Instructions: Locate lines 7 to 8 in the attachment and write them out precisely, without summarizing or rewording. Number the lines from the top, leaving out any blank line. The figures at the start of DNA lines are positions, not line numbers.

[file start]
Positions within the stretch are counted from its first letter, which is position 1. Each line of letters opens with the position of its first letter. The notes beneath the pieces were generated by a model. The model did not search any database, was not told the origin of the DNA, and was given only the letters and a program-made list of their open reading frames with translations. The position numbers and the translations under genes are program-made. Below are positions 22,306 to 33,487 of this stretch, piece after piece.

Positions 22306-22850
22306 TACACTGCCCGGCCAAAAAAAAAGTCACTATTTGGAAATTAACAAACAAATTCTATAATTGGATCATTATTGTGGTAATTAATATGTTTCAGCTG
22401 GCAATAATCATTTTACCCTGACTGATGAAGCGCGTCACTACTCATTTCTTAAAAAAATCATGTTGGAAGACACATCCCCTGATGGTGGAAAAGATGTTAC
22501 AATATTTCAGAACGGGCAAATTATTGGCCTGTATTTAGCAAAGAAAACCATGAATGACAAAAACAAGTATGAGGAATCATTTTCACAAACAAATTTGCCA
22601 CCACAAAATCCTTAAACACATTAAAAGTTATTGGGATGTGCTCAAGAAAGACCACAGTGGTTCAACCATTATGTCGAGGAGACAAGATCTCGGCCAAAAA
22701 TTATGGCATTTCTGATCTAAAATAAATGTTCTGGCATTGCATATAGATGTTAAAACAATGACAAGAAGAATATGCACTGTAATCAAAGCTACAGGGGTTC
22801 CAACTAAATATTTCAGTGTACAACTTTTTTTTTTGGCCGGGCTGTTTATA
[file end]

22701 TTATGGCATTTCTGATCTAAAATAAATGTTCTGGCATTGCATATAGATGTTAAAACAATGACAAGAAGAATATGCACTGTAATCAAAGCTACAGGGGTTC
22801 CAACTAAATATTTCAGTGTACAACTTTTTTTTTTGGCCGGGCTGTTTATA